But there are considerable barriers to self-knowledge for humans, as I explained in Part I. Coming to grips with the fact that humans are among the most rapacious, ruthless predators the Earth has ever seen is not compatible with maintaining a positive self-image. If you are looking for a characteristic which sets humans apart from the other animals, there it is
It is thus unacceptable for humans to acknowledge that they "almost certainly" (Tattersall's phrase) killed off the Neanderthals. Humans, even scientists, must filter such commonsensical but unhappy revelations. These scientists must then invent unsubstantiated bullshit like "they [Neanderthals] were probably living in small isolated groups, so were less resilient," a clever rationalization which looks a lot like blaming the victim. And of course Homo sapiens then looks better by comparison because we were so much more resilient (and, presumably, more numerous on the ground).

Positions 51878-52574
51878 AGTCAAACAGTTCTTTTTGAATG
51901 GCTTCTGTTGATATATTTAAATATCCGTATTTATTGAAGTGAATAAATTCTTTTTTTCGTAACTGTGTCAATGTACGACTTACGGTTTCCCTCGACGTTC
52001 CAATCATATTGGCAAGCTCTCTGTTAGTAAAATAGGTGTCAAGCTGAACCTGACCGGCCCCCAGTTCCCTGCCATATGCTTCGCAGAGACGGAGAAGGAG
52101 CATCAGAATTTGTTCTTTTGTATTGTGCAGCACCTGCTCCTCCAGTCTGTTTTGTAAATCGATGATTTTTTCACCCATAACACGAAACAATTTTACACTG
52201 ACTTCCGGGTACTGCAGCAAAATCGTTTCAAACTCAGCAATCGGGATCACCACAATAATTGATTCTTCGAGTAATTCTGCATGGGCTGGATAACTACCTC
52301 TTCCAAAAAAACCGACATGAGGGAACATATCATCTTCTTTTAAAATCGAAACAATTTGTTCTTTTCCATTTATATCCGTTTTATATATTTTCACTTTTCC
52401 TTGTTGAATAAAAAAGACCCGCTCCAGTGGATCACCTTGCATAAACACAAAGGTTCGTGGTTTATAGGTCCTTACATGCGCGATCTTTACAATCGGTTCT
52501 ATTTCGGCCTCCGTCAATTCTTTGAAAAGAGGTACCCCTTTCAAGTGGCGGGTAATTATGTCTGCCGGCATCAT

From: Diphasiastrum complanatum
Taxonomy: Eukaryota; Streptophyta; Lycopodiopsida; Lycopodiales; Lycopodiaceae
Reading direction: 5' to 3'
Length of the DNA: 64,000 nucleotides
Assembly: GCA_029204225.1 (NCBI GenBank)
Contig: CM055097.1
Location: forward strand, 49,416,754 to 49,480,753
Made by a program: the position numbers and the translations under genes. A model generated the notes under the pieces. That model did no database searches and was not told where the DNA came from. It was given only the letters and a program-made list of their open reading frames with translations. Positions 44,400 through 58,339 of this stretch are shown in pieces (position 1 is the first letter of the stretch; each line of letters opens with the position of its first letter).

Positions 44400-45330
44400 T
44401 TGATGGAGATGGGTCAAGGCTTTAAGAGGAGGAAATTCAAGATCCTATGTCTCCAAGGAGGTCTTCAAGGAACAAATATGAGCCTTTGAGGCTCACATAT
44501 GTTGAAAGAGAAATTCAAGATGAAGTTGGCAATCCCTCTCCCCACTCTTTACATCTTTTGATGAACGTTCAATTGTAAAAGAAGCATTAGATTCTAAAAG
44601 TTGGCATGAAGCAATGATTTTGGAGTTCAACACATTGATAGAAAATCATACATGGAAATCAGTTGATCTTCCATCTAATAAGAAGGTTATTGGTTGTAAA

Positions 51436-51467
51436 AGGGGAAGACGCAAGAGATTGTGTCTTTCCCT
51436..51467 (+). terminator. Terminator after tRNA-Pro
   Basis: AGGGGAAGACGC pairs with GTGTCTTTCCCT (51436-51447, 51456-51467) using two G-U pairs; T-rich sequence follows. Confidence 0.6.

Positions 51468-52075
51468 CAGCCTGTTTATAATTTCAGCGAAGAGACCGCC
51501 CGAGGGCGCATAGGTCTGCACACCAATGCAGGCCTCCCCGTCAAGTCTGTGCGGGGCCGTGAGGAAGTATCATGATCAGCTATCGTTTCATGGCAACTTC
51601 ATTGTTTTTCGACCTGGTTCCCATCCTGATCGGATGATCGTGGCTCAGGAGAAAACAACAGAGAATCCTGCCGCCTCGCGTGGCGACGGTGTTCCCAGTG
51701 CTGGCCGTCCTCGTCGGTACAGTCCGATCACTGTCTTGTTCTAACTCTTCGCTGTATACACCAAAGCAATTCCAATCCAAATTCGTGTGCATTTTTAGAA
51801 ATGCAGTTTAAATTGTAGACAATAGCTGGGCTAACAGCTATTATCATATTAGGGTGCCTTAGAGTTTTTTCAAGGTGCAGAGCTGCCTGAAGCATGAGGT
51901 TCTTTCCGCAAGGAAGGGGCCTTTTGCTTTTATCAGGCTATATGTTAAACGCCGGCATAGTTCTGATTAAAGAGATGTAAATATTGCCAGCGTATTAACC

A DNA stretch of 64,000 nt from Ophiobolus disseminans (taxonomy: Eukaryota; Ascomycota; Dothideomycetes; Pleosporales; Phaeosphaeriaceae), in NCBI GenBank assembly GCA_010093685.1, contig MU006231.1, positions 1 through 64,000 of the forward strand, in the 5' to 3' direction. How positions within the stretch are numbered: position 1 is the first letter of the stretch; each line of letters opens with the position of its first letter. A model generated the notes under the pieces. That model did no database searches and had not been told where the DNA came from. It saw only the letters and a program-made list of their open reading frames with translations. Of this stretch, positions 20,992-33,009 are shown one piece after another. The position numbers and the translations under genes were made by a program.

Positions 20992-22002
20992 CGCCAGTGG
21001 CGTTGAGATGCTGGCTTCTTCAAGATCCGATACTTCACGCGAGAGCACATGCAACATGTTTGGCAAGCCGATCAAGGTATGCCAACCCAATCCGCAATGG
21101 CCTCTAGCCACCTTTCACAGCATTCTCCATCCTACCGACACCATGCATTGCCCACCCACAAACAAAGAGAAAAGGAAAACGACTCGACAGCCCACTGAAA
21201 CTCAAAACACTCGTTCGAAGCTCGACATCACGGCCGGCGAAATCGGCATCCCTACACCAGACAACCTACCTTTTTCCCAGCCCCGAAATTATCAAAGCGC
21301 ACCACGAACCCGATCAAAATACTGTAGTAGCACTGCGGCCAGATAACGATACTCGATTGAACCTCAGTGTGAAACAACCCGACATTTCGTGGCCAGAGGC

Let's be clear about this: 40,000 years ago, after 90% of the Neanderthals in Europe were likely gone, there was no organization like the IUCN Red List to "assess the conservation status" of Homo Neanderthalensis
In so far as we have discovered that modern humans share some DNA with Neanderthals, we could ask a few more really embarrassing questions which paleoanthropologists will be unconsciously eager to avoid. If humans "probably didn't meet often" with Neanderthals, quoting Oxford's Tom Higham, then why do modern humans have Neanderthal DNA?
And that's why I'm still laughing.